Two pathways of cell-to-cell transmission have been reported. the evolution of template switching. rather than one. Thus. the HIV genome may be vulnerable to oxidative damages. the generation of recombinational variation would be a consequence. For HIV. Firstly. This view of the adaptive benefit of recombination in HIV could explain why each HIV particle contains two complete genomes. virus particles bud from an infected T cell. The Env polyprotein (gp160) goes through the endoplasmic reticulum and is transported to the Golgi complex where it is cleaved by furin resulting in the two HIV envelope glycoproteins. The Gag (p55) and Gag-Pol (p160) polyproteins also associate with the inner surface of the plasma membrane along with the HIV genomic RNA as the forming virion begins to bud from the host cell. capsid and nucleocapsid proteins.[52][76] Secondly. but not the cause of. Strand switching (copy-choice recombination) by reverse transcriptase could generate an undamaged copy of genomic DNA from two damaged ssRNA genome copies. Hu and Temin [66] suggested that recombination is an adaptation for repair of damage in the RNA genomes. and that this benefit can be realized whether or not the two genomes differ genetically. On the view that that recombination in HIV is a repair process. the view that recombination is a repair process implies that the benefit of repair can occur at each replication cycle. [71] Thus.[72] suggested that recombination by viruses is an adaptation for repair of genome damages. Spread within the body HIV is now known to spread between CD4+ T cells by two parallel routes: cell-free spread and cell-to-cell spread. gp41 and gp120. Furthermore.[75] In the cell-free spread. i. and that recombinational variation is a byproduct that may provide a separate benefit. Assembly and release HIV assembling on the surface of an infected macrophage. an infected T cell can transmit virus directly to a target T cell via a virological synapse. assembly of new HIV-1 virions.[70] HIV-1 infection causes chronic ongoing inflammation and production of reactive oxygen species.[73] These are transported to the plasma membrane of the host cell where gp41 anchors gp120 to the membrane of the infected cell. including breaks in the single- stranded RNA. it employs hybrid spreading mechanisms.e. The final step of the viral cycle. In addition.Bonhoeffer et al.[75] HIV can also disseminate by direct transmission from one cell to another by a process of cell-to-cell spread. as well as for viruses generally. an antigen presenting cell (APC) can also transmit HIV to T .[70] suggested that template switching by the reverse transcriptase acts as a repair process to deal with breaks in the ssRNA genome. The budded virion is still immature as the gag polyproteins still need to be cleaved into the actual matrix.[74] Only mature virions are then able to infect another cell. This cleavage is mediated by the packaged viral protease and can be inhibited by antiretroviral drugs of the protease inhibitor class. begins at the plasma membrane of the host cell. Michod et al. enter the blood/extracellular fluid and then infect another T cell following a chance encounter. The various structural components then assemble to produce a mature HIV virion. successful infection depends on overcoming host defensive strategies that often include production of genome-damaging reactive oxygen.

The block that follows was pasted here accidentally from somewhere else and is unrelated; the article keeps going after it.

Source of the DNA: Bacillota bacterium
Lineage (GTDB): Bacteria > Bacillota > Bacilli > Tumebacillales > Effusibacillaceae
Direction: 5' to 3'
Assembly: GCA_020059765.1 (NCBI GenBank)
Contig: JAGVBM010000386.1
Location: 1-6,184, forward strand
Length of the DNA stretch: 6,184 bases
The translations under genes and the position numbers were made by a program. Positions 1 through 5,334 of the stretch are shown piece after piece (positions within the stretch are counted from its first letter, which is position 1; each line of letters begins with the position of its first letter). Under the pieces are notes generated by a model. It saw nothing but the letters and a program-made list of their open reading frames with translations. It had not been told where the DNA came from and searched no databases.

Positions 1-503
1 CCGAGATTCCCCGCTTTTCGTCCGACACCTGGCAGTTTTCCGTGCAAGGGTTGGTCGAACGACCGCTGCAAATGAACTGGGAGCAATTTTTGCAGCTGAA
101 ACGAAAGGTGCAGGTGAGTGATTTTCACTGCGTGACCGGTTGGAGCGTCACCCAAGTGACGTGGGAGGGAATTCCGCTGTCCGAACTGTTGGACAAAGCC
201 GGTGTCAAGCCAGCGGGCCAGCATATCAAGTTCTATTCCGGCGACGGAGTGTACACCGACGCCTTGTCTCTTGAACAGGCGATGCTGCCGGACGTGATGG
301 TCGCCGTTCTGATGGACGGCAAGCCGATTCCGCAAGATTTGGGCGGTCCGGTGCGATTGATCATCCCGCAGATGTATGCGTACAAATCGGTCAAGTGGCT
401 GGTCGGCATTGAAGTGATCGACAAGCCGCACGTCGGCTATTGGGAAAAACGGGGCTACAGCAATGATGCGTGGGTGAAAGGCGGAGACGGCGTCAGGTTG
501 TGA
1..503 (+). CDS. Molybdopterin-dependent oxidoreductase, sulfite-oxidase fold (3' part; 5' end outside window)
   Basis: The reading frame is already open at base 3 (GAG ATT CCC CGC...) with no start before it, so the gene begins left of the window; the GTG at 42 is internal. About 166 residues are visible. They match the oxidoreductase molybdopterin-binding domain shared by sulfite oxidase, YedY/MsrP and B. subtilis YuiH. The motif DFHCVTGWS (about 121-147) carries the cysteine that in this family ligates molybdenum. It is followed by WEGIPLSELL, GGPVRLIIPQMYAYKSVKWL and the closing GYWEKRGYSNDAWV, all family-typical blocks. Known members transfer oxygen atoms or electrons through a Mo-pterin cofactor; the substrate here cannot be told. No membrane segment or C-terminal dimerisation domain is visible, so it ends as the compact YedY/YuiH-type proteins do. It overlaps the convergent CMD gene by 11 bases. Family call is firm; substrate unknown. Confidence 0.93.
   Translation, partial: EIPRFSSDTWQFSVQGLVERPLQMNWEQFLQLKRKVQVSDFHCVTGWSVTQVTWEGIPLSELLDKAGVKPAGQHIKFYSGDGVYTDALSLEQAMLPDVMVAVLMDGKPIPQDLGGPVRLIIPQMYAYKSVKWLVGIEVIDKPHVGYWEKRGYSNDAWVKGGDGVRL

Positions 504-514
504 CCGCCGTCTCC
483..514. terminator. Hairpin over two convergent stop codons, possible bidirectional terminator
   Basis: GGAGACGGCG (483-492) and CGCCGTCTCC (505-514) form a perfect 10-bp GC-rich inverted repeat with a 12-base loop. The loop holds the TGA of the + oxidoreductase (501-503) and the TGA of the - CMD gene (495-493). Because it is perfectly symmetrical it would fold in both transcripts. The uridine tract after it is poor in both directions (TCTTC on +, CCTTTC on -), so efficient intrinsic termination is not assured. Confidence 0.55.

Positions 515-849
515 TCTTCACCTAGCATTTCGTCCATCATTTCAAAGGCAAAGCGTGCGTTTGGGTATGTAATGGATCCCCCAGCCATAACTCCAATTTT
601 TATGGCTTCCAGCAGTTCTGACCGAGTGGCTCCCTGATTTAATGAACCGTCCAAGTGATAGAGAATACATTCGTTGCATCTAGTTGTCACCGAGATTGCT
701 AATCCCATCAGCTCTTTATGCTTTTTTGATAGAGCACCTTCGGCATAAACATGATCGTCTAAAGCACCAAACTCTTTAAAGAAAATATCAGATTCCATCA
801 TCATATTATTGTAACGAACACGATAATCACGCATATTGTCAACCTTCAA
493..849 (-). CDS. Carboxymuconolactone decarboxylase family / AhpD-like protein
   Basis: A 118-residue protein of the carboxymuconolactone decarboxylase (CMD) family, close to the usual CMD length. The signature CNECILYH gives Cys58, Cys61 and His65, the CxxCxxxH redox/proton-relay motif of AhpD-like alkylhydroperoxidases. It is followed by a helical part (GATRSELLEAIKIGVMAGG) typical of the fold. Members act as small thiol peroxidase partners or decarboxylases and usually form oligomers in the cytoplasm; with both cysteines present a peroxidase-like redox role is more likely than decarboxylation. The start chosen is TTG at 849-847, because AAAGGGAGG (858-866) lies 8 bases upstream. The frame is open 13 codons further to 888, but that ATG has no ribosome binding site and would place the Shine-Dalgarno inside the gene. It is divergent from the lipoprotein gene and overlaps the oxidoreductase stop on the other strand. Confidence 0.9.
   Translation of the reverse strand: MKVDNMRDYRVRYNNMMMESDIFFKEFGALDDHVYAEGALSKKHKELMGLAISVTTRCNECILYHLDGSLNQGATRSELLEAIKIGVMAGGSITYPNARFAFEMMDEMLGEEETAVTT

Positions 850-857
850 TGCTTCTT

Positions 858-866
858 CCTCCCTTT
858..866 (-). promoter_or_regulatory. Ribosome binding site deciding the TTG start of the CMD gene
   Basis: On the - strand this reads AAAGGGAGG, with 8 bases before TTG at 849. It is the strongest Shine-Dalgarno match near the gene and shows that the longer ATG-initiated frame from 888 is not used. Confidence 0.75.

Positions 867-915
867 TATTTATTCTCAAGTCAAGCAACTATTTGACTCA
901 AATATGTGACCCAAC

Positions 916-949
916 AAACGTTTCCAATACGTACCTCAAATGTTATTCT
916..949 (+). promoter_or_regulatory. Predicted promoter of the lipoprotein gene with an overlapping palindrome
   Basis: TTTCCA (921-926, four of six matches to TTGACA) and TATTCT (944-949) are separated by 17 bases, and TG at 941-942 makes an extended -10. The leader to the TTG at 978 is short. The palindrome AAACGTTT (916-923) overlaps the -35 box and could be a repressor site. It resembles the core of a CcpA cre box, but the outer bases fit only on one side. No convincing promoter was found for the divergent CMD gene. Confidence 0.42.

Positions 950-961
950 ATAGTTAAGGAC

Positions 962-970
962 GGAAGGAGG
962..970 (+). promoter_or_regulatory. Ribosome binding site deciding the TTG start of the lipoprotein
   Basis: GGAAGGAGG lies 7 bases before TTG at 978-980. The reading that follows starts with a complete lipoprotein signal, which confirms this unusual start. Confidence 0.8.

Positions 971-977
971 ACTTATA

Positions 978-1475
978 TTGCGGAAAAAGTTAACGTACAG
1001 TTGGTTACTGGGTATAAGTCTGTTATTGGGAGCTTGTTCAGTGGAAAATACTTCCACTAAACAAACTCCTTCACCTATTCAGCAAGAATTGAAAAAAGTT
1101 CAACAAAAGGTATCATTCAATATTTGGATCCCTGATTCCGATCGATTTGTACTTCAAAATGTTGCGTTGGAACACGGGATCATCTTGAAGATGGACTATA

[88] Chimpanzee SIV (SIVcpz). Nef suppresses T-cell activation through the CD3 marker. and clustering of HIV entry receptors on the target cell to the contact zone.cells by a process that either involves productive infection (in the case of macrophages) or capture and transfer of virions in trans (in the case of dendritic cells).[78] A number of factors contribute to this increased efficiency. This diversity is a result of its fast replication cycle. coupled with a high mutation rate of approximately 3 x 10−5 per nucleotide base per cycle of replication and recombinogenic properties of reverse transcriptase. including polarised virus budding towards the site of cell-to-cell contact. close apposition of cells which minimizes fluid- phase diffusion of virions. when these strains infect species that have not adapted to SIV ("heterologous" hosts such as rhesus or cynomologus macaques). These hosts have adapted to the presence of the virus.[81][82][83] This complex scenario leads to the generation of many variants of HIV in a single infected patient in the course of one day.[85] does not cause the development of simian AIDS. classified by the natural host species.[75] Intravital imaging studies have supported the concept of the HIV virological synapse in vivo. infection by cell-to-cell transfer is reported to be much more efficient than cell-free virus spread. the genome of progeny virions may be composed of RNA strands from two different strains. will generate a newly synthesized retroviral DNA sequence that is a recombinant between the two parental genomes. Nef’s function in non- .[84] which is present at high levels in the host's blood but evokes only a mild immune response. the reverse transcriptase.[81] This variability is compounded when a single cell is simultaneously infected by two or more different strains of HIV. SIV strains of the African green monkey (SIVagm) and sooty mangabey (SIVsmm) are thought to have a long evolutionary history with their hosts. the closest genetic relative of HIV-1. For non-pathogenic SIV variants.[87] In contrast. [84] This virus has also lost a function of the Nef gene that is present in most SIVs. This hybrid virion then infects a new cell where it undergoes replication. [75] [80] Genetic variability Further information: Subtypes of HIV The phylogenetic tree of the SIV and HIV HIV differs from many viruses in that it has very high genetic variability. with the generation of about 1010 virions every day. [81] This recombination is most obvious when it occurs between subtypes.[77] Whichever pathway is used. so their hosts have not yet adapted to the virus. As this happens. When simultaneous infection occurs.[76] Cell-to-cell spread is thought to be particularly important in lymphoid tissues where CD4+ T lymphocytes are densely packed and likely to frequently interact.[81] The closely related simian immunodeficiency virus (SIV) has evolved into many strains. by jumping back and forth between the two different RNA templates. is associated with increased mortality and AIDS- like symptoms in its natural host.[89] SIVcpz appears to have been transmitted relatively recently to chimpanzee and human populations. the animals develop AIDS and the virus generates genetic diversity similar to what is seen in human HIV infection.[86] and does not undergo the extensive mutation and recombination typical of HIV infection in humans.[79] The hybrid spreading mechanisms of HIV contribute to the virus's ongoing replication against antiretroviral therapies.